49. 49. Emotional Response Positive Negative Professional Amateurish Easy-Going Assertive Modest Pretentious Reassuring Intimidating
  50. 50. Trust / Credibility
  51. 51. Trust / Credibility  Fogg, B.J. et. al. (2003). How do people evaluate the credibility of Web sites? Proceedings of DUX2003, Designing for User Experience Conference. http://www.consumerwebwatch.org/pdfs/stanfordPTL.pdf  Participants were given as much time as they wanted on sites to gauge credibility  In the end, 46.1% noted "Design Look" in their comments “Our result is consonant with findings of other research (Cockburn and McKenzie, 2001) that describes typical Web-navigation behavior as “rapidly interactive,” meaning that Web users typically spend small amounts of time at any given page, moving from page to page quickly. If such rapid navigation is indeed the norm for most types of Web use, then it makes sense that Web users have developed efficient strategies, such as focusing on the design look, for evaluating whether a Web site is worthwhile . . . In other words, the visual design may be the first test of a site’s credibility. If it fails on this criterion, web users are likely to abandon the site and seek other sources of information and services."
  52. 52. Trust / Credibility  Standardized Universal Percentile Rank Questionnaire ◦ “I feel comfortable purchasing from this website.” ◦ “This website keeps the promises it makes to me.” ◦ “I can count on the information I get on this website.” ◦ “I feel confident conducting business with this website.” ◦ “The information on this website is valuable.” http://www.suprq.com/
  53. 53. Trust / Credibility  The design reflects a company that is dependable and responsive.  The design reflects a company that is honest and ethical.  The design reflects a company that connects with the wants and needs of its customers. How does the look and feel of this page design represent the company?
  54. 54. Trust / Credibility Agree Agree Agree No Opinion No Opinion No Opinion Disagree Disagree Disagree 0% 20% 40% 60% 80% 100% Dependible/Responsive Honest/Ethical Wants/Needs of Customers Agree Agree Agree No Opinion No Opinion No Opinion Disagree Disagree Disagree 0% 20% 40% 60% 80% 100% Dependible/Responsive Honest/Ethical Wants/Needs of Customers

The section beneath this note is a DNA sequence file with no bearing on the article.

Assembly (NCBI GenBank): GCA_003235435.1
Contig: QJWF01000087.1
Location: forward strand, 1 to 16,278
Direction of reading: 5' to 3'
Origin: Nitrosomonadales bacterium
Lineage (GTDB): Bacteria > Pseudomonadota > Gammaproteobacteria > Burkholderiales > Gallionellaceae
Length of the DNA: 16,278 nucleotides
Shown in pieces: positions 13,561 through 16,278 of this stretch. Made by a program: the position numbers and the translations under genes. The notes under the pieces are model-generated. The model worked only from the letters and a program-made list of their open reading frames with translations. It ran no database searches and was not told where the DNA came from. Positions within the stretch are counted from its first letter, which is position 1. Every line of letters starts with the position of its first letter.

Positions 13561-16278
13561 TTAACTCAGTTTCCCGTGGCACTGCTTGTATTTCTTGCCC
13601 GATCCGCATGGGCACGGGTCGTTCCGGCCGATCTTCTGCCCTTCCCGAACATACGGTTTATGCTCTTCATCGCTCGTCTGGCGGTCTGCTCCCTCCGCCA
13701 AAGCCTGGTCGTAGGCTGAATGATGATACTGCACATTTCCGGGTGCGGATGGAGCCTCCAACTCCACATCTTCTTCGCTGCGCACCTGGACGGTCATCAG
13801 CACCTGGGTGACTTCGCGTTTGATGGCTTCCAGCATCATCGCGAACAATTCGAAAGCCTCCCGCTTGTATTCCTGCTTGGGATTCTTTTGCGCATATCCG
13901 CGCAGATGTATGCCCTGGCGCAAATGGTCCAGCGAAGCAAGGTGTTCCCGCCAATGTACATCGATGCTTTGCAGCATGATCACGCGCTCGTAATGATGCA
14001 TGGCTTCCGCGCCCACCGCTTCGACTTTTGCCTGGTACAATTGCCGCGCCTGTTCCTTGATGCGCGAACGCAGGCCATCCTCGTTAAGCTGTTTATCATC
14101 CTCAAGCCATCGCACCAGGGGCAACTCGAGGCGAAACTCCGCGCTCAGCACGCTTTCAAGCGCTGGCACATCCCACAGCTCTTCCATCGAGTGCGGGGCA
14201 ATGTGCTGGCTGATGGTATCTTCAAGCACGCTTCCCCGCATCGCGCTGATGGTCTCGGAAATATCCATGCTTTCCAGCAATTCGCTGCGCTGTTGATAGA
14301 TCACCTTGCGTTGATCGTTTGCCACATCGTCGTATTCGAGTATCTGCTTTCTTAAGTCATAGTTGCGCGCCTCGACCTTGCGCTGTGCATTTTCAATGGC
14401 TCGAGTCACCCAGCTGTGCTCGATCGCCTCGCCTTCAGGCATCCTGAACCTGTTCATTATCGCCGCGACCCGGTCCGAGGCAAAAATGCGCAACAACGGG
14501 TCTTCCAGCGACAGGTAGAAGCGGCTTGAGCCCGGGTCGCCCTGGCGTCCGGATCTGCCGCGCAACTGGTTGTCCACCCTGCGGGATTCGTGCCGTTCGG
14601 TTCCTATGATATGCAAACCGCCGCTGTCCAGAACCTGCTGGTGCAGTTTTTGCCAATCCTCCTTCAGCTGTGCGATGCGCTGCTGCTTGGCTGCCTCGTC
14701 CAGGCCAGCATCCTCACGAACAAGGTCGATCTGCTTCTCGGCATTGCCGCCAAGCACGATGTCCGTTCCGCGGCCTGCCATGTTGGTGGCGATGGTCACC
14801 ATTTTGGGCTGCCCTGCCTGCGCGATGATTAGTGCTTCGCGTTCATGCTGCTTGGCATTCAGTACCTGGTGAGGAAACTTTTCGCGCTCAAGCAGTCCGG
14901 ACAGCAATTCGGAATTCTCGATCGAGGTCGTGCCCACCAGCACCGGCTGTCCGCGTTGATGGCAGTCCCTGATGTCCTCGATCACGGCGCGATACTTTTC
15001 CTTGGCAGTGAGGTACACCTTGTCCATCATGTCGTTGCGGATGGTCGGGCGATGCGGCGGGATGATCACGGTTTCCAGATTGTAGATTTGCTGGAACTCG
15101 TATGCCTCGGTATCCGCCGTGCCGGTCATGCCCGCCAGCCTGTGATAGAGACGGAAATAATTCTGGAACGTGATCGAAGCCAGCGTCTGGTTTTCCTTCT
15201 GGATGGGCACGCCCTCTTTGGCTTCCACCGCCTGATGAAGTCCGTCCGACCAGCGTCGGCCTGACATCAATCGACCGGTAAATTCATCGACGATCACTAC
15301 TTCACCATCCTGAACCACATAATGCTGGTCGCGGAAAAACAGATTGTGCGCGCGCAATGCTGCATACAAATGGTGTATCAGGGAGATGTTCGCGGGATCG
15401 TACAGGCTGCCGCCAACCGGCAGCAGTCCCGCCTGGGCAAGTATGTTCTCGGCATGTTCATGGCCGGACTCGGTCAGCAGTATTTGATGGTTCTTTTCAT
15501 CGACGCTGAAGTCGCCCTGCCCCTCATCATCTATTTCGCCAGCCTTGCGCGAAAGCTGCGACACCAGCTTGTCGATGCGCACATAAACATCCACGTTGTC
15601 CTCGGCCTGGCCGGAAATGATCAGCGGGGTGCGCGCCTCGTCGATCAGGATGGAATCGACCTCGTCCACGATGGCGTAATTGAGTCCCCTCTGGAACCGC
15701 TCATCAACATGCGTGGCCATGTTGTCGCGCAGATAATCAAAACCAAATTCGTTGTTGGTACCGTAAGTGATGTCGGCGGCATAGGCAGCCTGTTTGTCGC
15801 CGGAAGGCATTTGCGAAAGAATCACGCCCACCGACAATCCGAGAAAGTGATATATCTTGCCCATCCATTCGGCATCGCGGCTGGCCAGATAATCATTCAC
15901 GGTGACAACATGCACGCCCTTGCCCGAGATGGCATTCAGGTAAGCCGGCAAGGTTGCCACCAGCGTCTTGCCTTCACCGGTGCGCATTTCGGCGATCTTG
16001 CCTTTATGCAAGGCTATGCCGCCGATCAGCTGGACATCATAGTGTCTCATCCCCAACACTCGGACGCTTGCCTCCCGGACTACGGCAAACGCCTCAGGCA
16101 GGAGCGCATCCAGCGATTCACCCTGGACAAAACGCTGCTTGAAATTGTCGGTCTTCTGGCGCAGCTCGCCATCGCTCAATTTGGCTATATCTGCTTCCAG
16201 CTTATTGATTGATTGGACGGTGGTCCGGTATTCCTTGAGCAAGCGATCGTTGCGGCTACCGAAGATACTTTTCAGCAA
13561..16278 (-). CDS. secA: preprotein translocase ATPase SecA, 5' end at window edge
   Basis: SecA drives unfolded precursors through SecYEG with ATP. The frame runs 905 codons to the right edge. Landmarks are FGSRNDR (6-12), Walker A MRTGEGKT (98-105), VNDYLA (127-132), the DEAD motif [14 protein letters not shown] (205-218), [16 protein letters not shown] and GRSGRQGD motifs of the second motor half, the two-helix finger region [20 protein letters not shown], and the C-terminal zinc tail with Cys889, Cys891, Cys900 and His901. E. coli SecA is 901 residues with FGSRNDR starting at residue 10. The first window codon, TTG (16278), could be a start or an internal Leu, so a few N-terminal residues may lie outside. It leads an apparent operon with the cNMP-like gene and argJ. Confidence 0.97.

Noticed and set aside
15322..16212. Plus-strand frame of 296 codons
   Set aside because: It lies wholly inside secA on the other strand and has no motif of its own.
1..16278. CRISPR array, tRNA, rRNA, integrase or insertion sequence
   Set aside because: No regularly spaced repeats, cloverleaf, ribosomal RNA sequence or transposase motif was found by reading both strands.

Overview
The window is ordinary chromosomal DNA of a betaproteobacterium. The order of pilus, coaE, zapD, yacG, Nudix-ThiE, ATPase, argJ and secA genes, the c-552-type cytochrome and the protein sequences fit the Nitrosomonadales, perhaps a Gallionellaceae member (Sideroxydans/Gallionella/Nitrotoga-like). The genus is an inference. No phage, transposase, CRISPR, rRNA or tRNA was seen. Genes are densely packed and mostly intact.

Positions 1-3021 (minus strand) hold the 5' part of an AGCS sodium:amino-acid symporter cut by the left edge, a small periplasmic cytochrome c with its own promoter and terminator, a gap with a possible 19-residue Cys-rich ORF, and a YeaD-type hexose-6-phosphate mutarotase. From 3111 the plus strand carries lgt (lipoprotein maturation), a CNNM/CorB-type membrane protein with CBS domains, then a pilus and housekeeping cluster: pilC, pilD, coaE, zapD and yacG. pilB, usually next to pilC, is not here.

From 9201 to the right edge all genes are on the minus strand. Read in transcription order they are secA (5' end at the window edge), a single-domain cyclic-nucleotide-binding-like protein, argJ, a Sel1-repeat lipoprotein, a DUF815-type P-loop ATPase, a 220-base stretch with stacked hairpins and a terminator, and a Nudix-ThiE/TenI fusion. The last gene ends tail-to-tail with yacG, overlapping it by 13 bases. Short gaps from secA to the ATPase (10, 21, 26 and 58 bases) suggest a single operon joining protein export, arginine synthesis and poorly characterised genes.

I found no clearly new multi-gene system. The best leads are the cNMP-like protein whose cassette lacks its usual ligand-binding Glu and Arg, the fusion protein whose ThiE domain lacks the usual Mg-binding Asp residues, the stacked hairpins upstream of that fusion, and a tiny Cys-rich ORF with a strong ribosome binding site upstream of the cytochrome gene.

55. 55. Outside-the-Box
  56. 56. Emotional Response: Triading Hawley, M. (2007). The Repertory Grid: Eliciting User Experience Comparisons in the Customer’s Voice. Available online at http://www.uxmatters.com/mt/archives/2007/12/the-repertory-grid-eliciting-user- experience-comparisons-in-the-customers-voice.php Hawley, M. (2010). Rapid Desirability Testing: A Case Study. Available online at http://www.uxmatters.com/mt/archives/2010/02/rapid-desirability-testing-a-case- study.php
  57. 57. Triading
  58. 58. Triading Consistent with triading Consistent with triading Pass / Don't know, 10% Pass / Don't know, 10% Not consistent Not consistent 0% 20% 40% 60% 80% 100% • “The gradient used in C makes it look modern.” • “A is easily recognizable (a scorpion -- rather than a wave).” • “Logo A felt very slick, and embodied the values visually . . .” • “A was not good - looked outdated.” • “B - the red is over-used.” • “Logo B was a little less stylized, and the very literal scorpion imagery didn't support the brand as well.” Q1: Particularly Good Q2: Particularly Bad
  59. 59. You're wandering on the floor of a trade show and happen to notice this booth/display.
  60. 60. You're wandering on the floor of a trade show and happen to notice this booth/display.  What type of product is being sold?  What type of person (or group of people) is this product targeted to?  Given your responses to #1 and #2, is the display's design appropriate for the intended customer?  Given your responses to #1 and #2, is the display's design visually appealing?  What is the brand name of the
  61. 61. The new fivesecondtest.com https://www.surveymonkey.com/s/5SecTest
  62. 62. Thanks for staying awake. Questions? Blog: “UX Five Second Rules” Coming Soon Website: Coming Soon! Email: pwdoncaster@hotmail.com Twitter: @pwdoncaster